Tiny Bubble?

An Impala, 2008, 3.5L is making creaking and gurgling sounds after a drive. When I shut the car off, the noise begins withing the first 30 seconds to a minute. There are tiny bubbles streaming into the coolant reservoir from the overflow tube. The coolant level is not low. The car does not overheat, There is no evidence of coolant in the crankcase or oil in the cooling system. I should mention that this is intermittent. I suspect it will be more constant as the weather gets warmer. Do I have a head gasket leak, a bad radiator cap, a thermostat problem?

Keep a close eye on coolant level. You might have a head gasket getting ready to go.


You can get a cheap head gasket leak tester that will tell you. It draws air from the radiator through a liquid that changes color if combustion byproducts are in it.

Just make sure you do it right, because if you draw any coolant into the test vessel, the test liquid will also change color and make you think you have a head gasket leak. :wink:

The cooling system cap may not be holding pressure. After turning off the engine squeeze the upper radiator hose, it should be hard like an inflated bicycle tire. If the hose collapses with no resistance the cap is not holding pressure, this causes boiling after shut off.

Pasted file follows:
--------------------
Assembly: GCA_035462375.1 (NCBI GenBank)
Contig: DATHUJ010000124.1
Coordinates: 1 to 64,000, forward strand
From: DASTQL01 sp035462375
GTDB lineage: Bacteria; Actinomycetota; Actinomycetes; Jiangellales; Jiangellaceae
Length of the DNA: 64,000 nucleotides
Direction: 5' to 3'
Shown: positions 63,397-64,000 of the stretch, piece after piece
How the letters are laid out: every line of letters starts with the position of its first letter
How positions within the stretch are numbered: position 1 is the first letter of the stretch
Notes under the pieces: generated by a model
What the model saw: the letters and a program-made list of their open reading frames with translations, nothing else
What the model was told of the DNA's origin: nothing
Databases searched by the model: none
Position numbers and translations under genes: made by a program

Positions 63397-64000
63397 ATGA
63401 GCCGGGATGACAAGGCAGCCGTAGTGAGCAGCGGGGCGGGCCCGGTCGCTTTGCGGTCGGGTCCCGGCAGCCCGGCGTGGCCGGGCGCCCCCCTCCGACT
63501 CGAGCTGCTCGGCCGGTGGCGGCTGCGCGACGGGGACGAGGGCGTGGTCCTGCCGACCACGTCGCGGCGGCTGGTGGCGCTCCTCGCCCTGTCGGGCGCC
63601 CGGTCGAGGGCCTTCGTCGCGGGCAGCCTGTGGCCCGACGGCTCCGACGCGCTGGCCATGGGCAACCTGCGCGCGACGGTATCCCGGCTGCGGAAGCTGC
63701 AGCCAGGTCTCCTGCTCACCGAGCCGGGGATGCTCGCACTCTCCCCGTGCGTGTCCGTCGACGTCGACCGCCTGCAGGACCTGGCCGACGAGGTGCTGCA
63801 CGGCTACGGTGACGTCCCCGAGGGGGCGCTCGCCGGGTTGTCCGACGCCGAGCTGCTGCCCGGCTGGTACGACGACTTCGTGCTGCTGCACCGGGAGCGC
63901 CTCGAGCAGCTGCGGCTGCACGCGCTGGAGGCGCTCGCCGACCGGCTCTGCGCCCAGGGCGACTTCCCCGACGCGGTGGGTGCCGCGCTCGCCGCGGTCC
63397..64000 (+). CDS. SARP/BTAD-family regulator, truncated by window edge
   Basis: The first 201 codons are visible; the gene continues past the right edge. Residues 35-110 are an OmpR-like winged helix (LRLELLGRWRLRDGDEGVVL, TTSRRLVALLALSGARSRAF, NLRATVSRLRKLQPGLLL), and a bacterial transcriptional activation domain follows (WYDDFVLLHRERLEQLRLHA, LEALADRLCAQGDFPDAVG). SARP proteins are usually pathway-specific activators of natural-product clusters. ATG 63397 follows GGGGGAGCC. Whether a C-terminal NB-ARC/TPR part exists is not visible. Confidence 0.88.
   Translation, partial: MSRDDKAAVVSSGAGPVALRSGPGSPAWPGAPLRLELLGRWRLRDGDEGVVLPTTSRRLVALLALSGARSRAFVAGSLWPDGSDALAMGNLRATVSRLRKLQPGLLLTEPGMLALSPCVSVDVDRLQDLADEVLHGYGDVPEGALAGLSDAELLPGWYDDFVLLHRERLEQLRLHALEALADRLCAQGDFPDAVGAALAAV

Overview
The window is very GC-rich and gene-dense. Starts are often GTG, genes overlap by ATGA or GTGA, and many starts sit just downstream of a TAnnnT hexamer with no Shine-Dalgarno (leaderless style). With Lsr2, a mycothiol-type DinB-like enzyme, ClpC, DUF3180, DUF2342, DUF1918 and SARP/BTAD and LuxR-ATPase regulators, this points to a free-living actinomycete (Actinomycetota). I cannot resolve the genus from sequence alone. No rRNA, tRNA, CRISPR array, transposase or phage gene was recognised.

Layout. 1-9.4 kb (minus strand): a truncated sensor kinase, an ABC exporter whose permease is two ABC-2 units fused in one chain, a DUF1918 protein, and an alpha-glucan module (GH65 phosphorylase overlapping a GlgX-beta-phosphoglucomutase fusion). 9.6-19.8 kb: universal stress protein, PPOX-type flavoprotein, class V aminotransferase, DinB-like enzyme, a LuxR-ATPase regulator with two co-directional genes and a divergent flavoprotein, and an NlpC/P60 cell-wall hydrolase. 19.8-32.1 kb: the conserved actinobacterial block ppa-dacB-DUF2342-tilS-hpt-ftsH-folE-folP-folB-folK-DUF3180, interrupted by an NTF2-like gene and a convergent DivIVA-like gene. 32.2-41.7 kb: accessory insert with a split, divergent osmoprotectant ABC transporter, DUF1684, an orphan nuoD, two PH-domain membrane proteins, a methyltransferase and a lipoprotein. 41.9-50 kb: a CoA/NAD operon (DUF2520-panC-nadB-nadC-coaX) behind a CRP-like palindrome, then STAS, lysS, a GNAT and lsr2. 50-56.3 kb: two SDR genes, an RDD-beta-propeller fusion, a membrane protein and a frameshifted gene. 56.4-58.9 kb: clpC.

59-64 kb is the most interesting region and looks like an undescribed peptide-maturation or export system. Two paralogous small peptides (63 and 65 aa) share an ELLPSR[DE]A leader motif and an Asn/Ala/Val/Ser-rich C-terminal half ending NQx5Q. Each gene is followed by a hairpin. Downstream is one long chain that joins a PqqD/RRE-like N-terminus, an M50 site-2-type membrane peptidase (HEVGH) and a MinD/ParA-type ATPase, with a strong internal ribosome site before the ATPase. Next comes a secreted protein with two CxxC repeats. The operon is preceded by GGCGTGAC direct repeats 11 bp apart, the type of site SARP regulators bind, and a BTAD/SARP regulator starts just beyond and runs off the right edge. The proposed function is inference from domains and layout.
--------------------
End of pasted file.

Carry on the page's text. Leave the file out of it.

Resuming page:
I considered getting this sort of a device at Harbor Freight. The reservoir is not pressuried; do you think that woujld be enough to sense the presence of combustion gases?

Sometimes, it feels squishy, like there is nothing in it. Thanks.

Yes, it’ll work if you follow the instructions. You do it in the radiator, not the reservoir, and you hook the tester up to engine vacuum which draws air through the tester. It doesn’t require pressurization in the coolant system (which is good, 'cause the radiator cap is off!). Obviously, do not open the radiator cap unless the engine is cold.

Next step, replace the radiator cap.
I would also replace the thermostat at this age.
I would also use only OEM parts, not aftermarket.

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Cleaning the rubber gasket on the cap and the mating surface on the radiator may make a difference. The sealing is a function of that interface, plus the spring tension the cap provides.

I agree to use OEM parts. I wouldn’t disturb the thermostat unless there was evidence of a problem with it.

Good suggestion on cleaning the gasket on the radiator cap. It seems like a good place to start in the process of eliminating possibilities. Thanks.

Never used one of these. Thanks.